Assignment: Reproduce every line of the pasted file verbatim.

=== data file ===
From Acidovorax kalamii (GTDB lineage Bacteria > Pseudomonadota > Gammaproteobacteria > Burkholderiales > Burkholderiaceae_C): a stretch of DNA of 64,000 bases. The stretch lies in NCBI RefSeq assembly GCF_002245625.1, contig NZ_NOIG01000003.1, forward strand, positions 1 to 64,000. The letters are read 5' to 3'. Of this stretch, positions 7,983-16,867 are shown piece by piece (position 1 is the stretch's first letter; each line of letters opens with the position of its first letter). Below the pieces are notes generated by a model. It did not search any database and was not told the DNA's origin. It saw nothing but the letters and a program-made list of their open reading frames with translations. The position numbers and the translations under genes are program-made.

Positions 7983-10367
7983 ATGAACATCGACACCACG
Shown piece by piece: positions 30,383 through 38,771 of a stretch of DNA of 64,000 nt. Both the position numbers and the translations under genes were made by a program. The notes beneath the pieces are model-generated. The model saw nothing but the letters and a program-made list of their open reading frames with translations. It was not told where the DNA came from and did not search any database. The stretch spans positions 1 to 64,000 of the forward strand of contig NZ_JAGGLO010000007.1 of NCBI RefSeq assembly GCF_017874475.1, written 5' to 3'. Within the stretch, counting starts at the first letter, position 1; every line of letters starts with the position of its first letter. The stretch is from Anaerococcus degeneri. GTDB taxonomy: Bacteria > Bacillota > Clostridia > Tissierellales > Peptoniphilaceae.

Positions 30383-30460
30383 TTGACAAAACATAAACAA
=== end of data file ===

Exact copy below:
From Acidovorax kalamii (GTDB lineage Bacteria > Pseudomonadota > Gammaproteobacteria > Burkholderiales > Burkholderiaceae_C): a stretch of DNA of 64,000 bases. The stretch lies in NCBI RefSeq assembly GCF_002245625.1, contig NZ_NOIG01000003.1, forward strand, positions 1 to 64,000. The letters are read 5' to 3'. Of this stretch, positions 7,983-16,867 are shown piece by piece (position 1 is the stretch's first letter; each line of letters opens with the position of its first letter). Below the pieces are notes generated by a model. It did not search any database and was not told the DNA's origin. It saw nothing but the letters and a program-made list of their open reading frames with translations. The position numbers and the translations under genes are program-made.

Positions 7983-10367
7983 ATGAACATCGACACCACG
Shown piece by piece: positions 30,383 through 38,771 of a stretch of DNA of 64,000 nt. Both the position numbers and the translations under genes were made by a program. The notes beneath the pieces are model-generated. The model saw nothing but the letters and a program-made list of their open reading frames with translations. It was not told where the DNA came from and did not search any database. The stretch spans positions 1 to 64,000 of the forward strand of contig NZ_JAGGLO010000007.1 of NCBI RefSeq assembly GCF_017874475.1, written 5' to 3'. Within the stretch, counting starts at the first letter, position 1; every line of letters starts with the position of its first letter. The stretch is from Anaerococcus degeneri. GTDB taxonomy: Bacteria > Bacillota > Clostridia > Tissierellales > Peptoniphilaceae.

Positions 30383-30460
30383 TTGACAAAACATAAACAA